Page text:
Also the MVA values represent diversity in the literature. While the average MVA was found 13.82° in this study, Beser et al. and Totlis et al. found 9.3° and 8.48°, respectively (both scientific teams evaluated the proximal ulnar morphometry on dry ulanae as in the current study). Greching et al. (2007) and Windisch et al. (2007a) conducted different cadaveric studies to characterise the proximal ulnar morphometric features and found similar mean MVA values (17.7° and 17.5° respectively). Windisch et al. (2007b) also reported the varus angulation of the medullary cavity as 8.95° in another study at the same year. The maximum varus angulation presents significant difference between the medullary cavity and the posterior margin. Puchwein et al. found a similar MVA value (14.3°). Totlis et al., Beser et al. and Windisch et al. (2007b) were aimed to investigate the long axis angulation of the proximal ulna as in the present study. However there is a slight difference between mean MVA values since proximal ulna shows gradual angulations (Beser et al.; Totlis et al.).

The mean distance between the MPPO and MVA was 7.56 cm in the present study. Although the definitions of the most posterior point of the olecranon (MPPO) were varied in the literature, the results indicate close values (Grechenig et al.; Windisch et al., 2007,b; Beser et al.; Totlis et al.). While Wang et al. (2003), and Grechenig et al. were defined this morphometric length as distance between the triceps insertion and the point of varus angulation (MVA), the other authors defined this particular distance as in the present study. It is surprising whether the distance between the MPPO and MVA was investigated on cadavers or on dry ulane, the results did not appear to be influenced by the specimen choice. Also the different definitions may not truly be influential on the results.

The average olecranon angle (OA) was 113.35° in this study. Puchwein et al. and Totlis et al. found the OA; 110.34° and 95.3° respectively. While the mean olecranon length was found 1.67 cm in the present study, Puchwein et al. found this distance 1,58 cm and Totlis et al. found it 2.47 cm. In this study and the study of Puchwein et al., the most prominent anterior point of superior surface of the olecranon (MAPO) was used as a landmark. However Totlis et al. used the anterior olecranon tip as a landmark to measure the olecranon length. The anterior olecranon tip is slightly distant and lower from the MAPO. The precurved dorsal plates placed on the dorsal surface of the proximal ulna, extend to the most prominent anterior point of superior surface of the olecranon (MAPO). Therefore, in this study MAPO was determined as landmark because it was aimed to perform morphometric evaluations compatible for implant design.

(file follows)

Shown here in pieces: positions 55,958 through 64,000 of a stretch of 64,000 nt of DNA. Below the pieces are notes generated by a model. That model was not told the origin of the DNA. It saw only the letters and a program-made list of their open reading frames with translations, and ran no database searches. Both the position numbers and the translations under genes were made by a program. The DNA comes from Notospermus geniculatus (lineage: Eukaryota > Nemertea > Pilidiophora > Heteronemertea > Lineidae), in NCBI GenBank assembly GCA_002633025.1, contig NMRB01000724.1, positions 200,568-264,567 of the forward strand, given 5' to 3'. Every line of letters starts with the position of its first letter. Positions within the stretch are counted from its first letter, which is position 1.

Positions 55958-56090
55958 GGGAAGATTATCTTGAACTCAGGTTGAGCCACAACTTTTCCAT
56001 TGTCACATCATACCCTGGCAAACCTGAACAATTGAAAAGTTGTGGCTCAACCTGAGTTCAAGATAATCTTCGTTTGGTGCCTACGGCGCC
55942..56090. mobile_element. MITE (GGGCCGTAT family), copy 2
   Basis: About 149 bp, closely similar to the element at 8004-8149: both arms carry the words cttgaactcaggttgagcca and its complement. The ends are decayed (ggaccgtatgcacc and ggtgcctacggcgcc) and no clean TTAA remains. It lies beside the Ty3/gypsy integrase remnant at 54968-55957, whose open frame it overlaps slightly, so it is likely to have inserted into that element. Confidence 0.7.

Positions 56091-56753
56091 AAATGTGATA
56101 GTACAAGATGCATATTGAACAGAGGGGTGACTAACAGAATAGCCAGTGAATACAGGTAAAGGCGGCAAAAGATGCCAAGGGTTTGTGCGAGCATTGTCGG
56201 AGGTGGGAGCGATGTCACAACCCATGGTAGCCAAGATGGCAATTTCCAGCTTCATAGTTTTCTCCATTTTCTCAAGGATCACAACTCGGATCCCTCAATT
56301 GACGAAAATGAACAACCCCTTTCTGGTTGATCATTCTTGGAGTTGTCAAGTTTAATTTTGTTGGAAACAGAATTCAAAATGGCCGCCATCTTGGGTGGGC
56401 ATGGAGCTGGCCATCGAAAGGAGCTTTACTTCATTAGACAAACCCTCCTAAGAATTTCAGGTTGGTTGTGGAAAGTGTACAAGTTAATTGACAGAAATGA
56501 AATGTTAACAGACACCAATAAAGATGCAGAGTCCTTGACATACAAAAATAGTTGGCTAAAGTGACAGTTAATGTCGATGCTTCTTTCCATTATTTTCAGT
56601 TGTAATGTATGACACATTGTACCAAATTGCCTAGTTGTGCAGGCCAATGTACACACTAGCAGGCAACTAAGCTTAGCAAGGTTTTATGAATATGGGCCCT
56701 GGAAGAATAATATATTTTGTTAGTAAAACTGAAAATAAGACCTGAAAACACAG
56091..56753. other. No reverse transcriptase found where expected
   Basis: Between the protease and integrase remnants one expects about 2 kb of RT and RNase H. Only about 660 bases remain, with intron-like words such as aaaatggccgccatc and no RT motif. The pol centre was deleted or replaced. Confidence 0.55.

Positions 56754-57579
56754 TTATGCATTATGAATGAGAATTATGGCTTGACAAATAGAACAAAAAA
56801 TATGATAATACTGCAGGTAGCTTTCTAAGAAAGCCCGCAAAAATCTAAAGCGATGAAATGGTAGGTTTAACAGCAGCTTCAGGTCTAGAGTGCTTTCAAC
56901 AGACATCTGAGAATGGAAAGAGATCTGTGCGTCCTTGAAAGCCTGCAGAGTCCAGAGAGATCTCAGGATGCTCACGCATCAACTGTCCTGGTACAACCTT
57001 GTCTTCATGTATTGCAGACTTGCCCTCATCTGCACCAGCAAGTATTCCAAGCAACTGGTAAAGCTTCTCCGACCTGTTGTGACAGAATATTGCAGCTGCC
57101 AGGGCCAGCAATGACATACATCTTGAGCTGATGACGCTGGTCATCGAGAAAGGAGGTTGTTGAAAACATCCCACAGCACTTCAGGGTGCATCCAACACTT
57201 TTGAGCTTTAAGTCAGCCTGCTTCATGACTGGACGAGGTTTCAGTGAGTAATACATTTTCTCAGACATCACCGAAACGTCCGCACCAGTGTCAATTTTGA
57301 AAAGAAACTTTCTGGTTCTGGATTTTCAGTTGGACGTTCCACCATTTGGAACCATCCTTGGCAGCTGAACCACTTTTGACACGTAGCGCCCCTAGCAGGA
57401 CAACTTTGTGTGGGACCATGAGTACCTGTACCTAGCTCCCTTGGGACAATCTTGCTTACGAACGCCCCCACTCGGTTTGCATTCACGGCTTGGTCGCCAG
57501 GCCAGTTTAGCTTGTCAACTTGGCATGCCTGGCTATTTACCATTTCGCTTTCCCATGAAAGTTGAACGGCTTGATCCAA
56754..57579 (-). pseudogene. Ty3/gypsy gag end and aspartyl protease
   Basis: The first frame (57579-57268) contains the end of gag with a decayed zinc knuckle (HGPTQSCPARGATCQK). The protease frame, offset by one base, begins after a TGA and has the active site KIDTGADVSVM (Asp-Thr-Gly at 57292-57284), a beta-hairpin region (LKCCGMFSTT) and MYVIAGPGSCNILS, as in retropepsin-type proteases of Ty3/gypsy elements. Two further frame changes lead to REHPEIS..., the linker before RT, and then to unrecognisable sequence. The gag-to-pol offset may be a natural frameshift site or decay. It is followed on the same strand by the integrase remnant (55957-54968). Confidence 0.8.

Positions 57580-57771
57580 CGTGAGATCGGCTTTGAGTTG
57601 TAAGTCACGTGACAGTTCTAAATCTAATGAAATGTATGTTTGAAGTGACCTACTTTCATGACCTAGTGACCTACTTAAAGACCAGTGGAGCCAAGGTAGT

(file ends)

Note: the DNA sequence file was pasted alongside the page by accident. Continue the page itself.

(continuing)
Proximal ulna shows unique structural angulations (varus and anterior angulations) and these angulations cause undeniable variations between individuals (Windisch et al., 2007b; Beser et al.; Adikrishna et al., 2016). It is assumed that not only angulations of the morphometric features of the ulna influenced by demographic characteristics, but also and physical activities (repititive and force required actions) (Claussen, 1982). However it has not been clear whether demographic characteristics or the variations affect the proximal ulnar pathologies. In addition, the discrepancy of values in the literature may vary by the different definition of the landmarks (Windisch et al., 2007b; Puchwein et al.; Totlis et al.; Beser et al.; Adikrishna et al.). For example; proximal ulna shows a gradual anterior deviation, starting from the middle and proximal one-third of the ulna and becomes more prominent proximally at the metaphysis (Siebenlist et al., 2019). The fact that a single landmark for MAA can not be choosen by all researchers globally and this can lead to differences which can be reasonably observed.

The evaluated measurements, especially the proximal ulnar angulation data, not only may help in the process of designing and modifying prosthesis and preshaped ulnar implants but also can contribute to the accumulation of knowledge that surgeons, radiologists, anthropologists and the anatomists can benefit. In addition, it has been clearly understood that common definitions and landmarks should be determined for the standardized examination of proximal ulnar morphometry.

ACKNOWLEDGEMENTS

Special thanks to Anatomy Department of the Medical Faculty of Cukurova University for supplying valuable anatomical materials to evaulate in the present study

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Received: August 07, 2019; Accepted: October 04, 2019

*Correspondence to: Email: herdem@cu.edu.tr

Corresponding author: Huseyin Erdem, Ph.D. Department of Anatomy Medical Faculty Cukurova University, 01330 Balcali Adana - TURKEY.